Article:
SONG-Kids

SONG-Kids Delphi Survey now live – Tell us what matters to you!

We are conducting an international survey to find out what effects of treatment and care (also known as outcomes) are important to children and adolescents with kidney disease, family members, caregivers, and health professionals. The survey will ask you to rate the importance of outcomes e.g. growth, tiredness, kidney function, pain, infection, school, and to suggest other outcomes that matter to you. You are invited to complete three short surveys (in Round 2 and 3, you will see a summary of the group results).

If you would like to take part, please click on one of the survey links below to begin!


English

I am a child/young person (aged up to 21 years) with kidney disease – click to begin the survey

I am an adult – parent, family member, health professional – click to begin survey


French

Je suis un enfant / jeune (âgé de moins de 21 ans) atteint d’une maladie rénale – cliquez pour commencer le questionnaire

Je suis un adulte – parent, membre de la famille, professionnel de santé – cliquez pour commencer le questionnaire


Hindi

Coming soon


If you have any questions or issues, contact us at charlotte.logeman@sydney.edu.au

Why develop core outcomes for trials in children and adolescents with chronic kidney disease?

twins

Children with chronic kidney disease (CKD), requiring dialysis or kidney transplantation, have a higher mortality rate than the general population, and severely impaired quality of life. Symptoms such as fatigue and pain are common and debilitating. Children with CKD are at risk of cognitive impairment, and poorer educational, vocational and psychosocial outcomes compared with their well peers, which have consequences through to adulthood. Treatment regimens for children with CKD are long-term, complex, and highly intrusive. While many trials have been conducted to improve outcomes in children with CKD, the outcomes measured and reported may not be relevant to patients and clinicians, and are different across trials.

The Standardised Outcomes in Nephrology – Children and Adolescents (SONG-Kids) study aims to develop a core outcome set for trials in children and adolescents with any stage of CKD that is based on the shared priorities of all stakeholders.

SONG-Kids Steering Group

Jonathan Craig (Chair) | The University of Sydney and The Children’s Hospital at Westmead, Australia
Aditi Sinha | All India Institute of Medical Sciences, India
Allison Dart | University of Mannitoba, Canada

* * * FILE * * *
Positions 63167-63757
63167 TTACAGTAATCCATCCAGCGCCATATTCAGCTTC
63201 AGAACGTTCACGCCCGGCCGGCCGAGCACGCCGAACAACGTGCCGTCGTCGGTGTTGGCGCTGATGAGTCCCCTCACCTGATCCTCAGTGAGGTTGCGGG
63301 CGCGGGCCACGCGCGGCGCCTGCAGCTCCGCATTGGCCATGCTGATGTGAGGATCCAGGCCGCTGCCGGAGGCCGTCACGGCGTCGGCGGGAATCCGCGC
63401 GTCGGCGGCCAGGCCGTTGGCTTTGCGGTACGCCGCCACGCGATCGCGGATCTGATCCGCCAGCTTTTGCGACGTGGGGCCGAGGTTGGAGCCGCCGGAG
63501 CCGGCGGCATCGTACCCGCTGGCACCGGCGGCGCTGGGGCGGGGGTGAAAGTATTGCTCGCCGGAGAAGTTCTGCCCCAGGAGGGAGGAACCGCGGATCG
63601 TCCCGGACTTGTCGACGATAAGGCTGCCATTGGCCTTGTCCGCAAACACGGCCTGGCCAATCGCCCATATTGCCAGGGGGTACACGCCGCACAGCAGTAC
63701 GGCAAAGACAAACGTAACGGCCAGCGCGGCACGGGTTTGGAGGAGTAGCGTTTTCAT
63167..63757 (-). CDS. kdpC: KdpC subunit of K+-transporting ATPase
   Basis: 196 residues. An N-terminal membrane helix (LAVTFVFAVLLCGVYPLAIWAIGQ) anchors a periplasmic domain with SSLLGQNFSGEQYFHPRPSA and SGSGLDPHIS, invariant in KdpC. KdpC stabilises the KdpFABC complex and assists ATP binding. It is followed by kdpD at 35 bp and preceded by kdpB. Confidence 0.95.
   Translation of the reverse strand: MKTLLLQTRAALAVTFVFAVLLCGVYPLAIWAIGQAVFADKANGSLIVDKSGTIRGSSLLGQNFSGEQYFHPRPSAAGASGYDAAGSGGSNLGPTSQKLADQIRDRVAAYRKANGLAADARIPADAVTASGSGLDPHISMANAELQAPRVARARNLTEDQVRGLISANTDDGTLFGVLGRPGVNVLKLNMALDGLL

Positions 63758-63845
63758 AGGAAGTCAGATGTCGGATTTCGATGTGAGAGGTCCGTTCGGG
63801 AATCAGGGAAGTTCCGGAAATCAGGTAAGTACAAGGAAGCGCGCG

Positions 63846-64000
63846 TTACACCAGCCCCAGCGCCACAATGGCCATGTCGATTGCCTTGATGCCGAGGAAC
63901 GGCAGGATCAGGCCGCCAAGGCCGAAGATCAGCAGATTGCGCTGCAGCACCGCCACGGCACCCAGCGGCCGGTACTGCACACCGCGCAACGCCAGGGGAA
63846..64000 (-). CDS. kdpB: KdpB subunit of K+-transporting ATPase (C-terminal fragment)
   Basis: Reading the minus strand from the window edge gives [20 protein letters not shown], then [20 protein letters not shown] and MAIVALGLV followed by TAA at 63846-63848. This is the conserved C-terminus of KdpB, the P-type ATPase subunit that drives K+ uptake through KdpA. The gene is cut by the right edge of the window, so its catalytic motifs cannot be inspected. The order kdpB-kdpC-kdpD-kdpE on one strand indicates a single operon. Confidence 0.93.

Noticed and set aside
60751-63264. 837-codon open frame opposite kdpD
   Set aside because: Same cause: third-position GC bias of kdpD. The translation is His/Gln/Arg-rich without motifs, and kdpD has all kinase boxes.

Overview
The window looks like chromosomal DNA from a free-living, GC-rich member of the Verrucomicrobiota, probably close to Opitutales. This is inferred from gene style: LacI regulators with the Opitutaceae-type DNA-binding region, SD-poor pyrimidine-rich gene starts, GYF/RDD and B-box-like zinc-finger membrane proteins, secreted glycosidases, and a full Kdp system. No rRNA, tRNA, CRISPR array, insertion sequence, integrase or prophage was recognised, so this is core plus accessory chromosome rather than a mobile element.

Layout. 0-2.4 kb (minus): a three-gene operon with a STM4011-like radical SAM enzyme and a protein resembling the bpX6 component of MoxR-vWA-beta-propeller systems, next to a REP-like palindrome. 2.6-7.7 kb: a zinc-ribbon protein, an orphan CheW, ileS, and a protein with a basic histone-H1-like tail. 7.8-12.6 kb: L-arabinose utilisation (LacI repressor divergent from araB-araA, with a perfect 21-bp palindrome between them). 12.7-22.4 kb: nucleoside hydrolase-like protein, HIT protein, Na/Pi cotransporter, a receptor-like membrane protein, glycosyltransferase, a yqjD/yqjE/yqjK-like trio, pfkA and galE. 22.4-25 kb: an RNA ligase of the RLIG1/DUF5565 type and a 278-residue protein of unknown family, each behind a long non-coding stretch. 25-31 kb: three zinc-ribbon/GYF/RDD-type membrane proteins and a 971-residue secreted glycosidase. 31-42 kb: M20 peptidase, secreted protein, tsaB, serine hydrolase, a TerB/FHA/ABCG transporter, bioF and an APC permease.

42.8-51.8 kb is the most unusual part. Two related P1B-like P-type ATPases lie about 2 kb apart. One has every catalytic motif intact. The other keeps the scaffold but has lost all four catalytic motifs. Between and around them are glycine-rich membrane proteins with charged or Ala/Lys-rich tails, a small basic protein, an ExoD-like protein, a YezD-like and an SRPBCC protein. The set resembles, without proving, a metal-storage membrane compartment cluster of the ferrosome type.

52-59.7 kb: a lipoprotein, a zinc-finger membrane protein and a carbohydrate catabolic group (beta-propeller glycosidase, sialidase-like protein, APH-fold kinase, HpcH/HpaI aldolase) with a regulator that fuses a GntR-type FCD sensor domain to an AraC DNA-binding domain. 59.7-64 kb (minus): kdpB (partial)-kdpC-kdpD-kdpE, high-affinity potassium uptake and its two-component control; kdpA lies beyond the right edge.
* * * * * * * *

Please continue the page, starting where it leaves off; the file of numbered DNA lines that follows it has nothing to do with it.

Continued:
Allison Eddy | University of British Columbia, Canada
Chandana Guha | Transplant Australia, Australia
Debbie Gipson | University of Michigan, United States
Detlef Bockenhauer | University College London, United Kingdom
Hui-Kim Yap | National University of Singapore
Jaap Groothoff | Emma Children’s Hospital Academic Medical Centre, The Netherlands
Michael Zappitelli | Montreal Children’s Hospital, Canada
Nick Webb | The University of Manchester, United Kingdom
Stephen Alexander | The Children’s Hospital at Westmead, Australia
Stuart Goldstein | Cincinnati Children’s Hospital Medical Center, United States
Susan Furth | University of Pennsylvania, United States
Susan Samuel | University of Calgary, Canada
Project coordinator: Camilla Hanson and Charlotte Logeman, The University of Sydney

Identifying core outcomes domains

SONG-Kids involves 5-phases:

  1. a systematic review to identify outcomes that have been reported in trials involving children with chronic kidney disease (including pre-dialysis, dialysis, and kidney transplantation)
  2. focus groups with adolescent patients and caregivers of children/adolescents with chronic kidney disease to identify outcomes that are relevant and important to them
  3. interviews with health professionals (including kidney specialists, surgeons, nurses, allied health professionals) involved in the care of children with chronic kidney disease to understand their views on outcomes
  4. a three-round Delphi survey with patients, caregivers, clinicians, researchers, policy makers, members from industry to develop consensus on important outcome domains
  5. a consensus workshop to review and establish a core outcome domain set for trials in children with chronic kidney disease

Current status

The systematic review has now been published in the Journal of Paediatrics.

Focus groups have been conducted in Australia, Canada and United States. The Delphi survey is planned to launch March 2018.

Please register your interest to receive updates on SONG-Kids.